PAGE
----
“Cannabidiol Regulatory Pathway—The Committee is concerned about the proliferation of foods and dietary supplements marketed in violation of the Federal Food, Drug & Cosmetic Act (FFDCA), including products containing cannabis and cannabis-derived ingredients. Non-FFDCA-compliant products pose potential health and safety risks to consumers through unsubstantiated and misleading claims such as treating a wide-range of life-threatening diseases and conditions; excessive cannabidiol (CBD) concentrations that can result in harmful drug-drug interactions, somnolence, and elevated transaminases or liver toxicity; and the presence of significant levels of intoxicating compounds such as tetrahydrocannabinols (THC). The 2018 farm bill expressly preserves FDA’s public health authority to take appropriate actions regarding cannabis, including hemp and its derivatives. The Committee recognizes the FDA is considering a public regulatory process to evaluate the appropriateness, and possible parameters, of a regulatory pathway that would permit CBD in certain foods and dietary supplements. The Committee expects the FDA to assert its commitment to identifying lawful federal regulatory pathways for CBD foods and dietary supplements if such pathways are consistent with protection of the public health. Such pathways may include necessary public health and safety parameters that will protect the public health, such as labeling requirements and limits on CBD or other cannibis-derived ingredients in products, based upon anticipated total exposure levels. The Committee also expects the FDA to preserve the integrity of its drug development and approval processes, which ensures that products marketed for drug uses have undergone a rigorous scientific validation process demonstrating quality, safety and efficacy. It is also imperative that any FDA regulation of foods and dietary supplements containing CBD or other cannibis-derived ingredients preserve incentives to invest in robust clinical study of cannabis, so its therapeutic value can be more fully understood.”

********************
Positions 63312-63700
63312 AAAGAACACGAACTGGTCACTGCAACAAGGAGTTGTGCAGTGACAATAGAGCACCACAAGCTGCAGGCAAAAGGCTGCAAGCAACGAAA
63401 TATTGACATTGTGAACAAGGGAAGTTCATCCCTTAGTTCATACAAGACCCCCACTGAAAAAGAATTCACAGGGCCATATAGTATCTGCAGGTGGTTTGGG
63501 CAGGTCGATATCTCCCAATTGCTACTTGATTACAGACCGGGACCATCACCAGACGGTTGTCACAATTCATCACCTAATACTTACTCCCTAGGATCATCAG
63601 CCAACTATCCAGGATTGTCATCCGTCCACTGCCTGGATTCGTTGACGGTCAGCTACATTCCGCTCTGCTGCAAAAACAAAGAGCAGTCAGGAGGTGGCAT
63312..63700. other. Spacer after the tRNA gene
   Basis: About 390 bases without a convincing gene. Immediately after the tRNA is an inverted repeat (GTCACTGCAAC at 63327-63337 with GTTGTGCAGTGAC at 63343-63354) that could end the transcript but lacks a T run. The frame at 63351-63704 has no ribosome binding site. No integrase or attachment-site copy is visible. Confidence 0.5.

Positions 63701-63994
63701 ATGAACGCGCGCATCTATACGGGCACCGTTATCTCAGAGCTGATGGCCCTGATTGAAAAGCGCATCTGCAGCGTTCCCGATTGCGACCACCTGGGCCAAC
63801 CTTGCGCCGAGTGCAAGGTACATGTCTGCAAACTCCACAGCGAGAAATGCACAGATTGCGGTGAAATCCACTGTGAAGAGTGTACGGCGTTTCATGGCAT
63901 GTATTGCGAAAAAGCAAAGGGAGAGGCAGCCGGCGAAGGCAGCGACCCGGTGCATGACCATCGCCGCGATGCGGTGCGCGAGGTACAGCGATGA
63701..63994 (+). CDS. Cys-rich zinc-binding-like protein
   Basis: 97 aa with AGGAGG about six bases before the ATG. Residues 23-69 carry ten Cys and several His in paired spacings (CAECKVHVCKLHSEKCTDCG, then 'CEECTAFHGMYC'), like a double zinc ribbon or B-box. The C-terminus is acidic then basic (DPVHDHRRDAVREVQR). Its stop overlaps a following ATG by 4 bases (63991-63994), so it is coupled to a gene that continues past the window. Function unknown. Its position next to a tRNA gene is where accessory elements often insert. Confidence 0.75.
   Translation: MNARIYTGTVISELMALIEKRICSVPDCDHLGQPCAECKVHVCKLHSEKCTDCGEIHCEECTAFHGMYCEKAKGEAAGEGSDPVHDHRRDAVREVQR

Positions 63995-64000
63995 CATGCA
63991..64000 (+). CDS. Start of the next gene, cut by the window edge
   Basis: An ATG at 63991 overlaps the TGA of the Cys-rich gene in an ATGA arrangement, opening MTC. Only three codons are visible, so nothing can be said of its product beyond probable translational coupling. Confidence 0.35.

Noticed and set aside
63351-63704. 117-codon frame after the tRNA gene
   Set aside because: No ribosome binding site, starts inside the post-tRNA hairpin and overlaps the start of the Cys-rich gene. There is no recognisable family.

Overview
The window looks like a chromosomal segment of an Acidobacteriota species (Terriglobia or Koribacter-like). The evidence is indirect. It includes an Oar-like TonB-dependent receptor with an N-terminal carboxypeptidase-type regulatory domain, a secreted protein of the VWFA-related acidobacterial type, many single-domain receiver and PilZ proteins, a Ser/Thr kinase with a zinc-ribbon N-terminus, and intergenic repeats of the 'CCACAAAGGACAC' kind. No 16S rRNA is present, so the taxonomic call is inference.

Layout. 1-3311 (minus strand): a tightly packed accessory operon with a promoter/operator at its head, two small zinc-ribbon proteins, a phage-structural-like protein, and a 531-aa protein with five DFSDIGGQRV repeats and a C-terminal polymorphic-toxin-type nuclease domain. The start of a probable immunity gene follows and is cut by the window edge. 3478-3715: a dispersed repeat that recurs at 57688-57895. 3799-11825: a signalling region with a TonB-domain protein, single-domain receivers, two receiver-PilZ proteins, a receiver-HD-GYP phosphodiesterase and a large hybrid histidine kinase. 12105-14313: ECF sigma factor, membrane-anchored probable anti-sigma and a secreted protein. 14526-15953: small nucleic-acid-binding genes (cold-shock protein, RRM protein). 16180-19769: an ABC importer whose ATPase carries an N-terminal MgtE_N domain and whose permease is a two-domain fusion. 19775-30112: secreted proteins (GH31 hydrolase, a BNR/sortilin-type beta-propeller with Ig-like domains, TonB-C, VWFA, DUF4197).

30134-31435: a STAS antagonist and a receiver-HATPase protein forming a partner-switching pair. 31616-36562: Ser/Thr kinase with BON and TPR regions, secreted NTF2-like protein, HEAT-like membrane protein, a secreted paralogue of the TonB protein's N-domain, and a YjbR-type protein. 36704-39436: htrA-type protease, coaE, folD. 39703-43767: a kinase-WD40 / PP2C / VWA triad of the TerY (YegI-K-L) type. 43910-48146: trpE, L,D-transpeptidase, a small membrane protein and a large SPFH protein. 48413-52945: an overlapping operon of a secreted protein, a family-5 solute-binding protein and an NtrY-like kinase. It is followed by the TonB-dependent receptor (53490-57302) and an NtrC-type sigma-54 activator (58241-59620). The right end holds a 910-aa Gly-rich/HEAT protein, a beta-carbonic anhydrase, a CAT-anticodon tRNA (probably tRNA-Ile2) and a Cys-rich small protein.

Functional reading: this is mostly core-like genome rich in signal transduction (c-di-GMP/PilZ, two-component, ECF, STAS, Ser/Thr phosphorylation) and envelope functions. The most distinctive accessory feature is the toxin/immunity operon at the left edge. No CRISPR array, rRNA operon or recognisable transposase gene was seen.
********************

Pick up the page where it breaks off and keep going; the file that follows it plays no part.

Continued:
Industry stakeholders got the chance to weigh in on the rulemaking process during a public hearing the FDA held last week.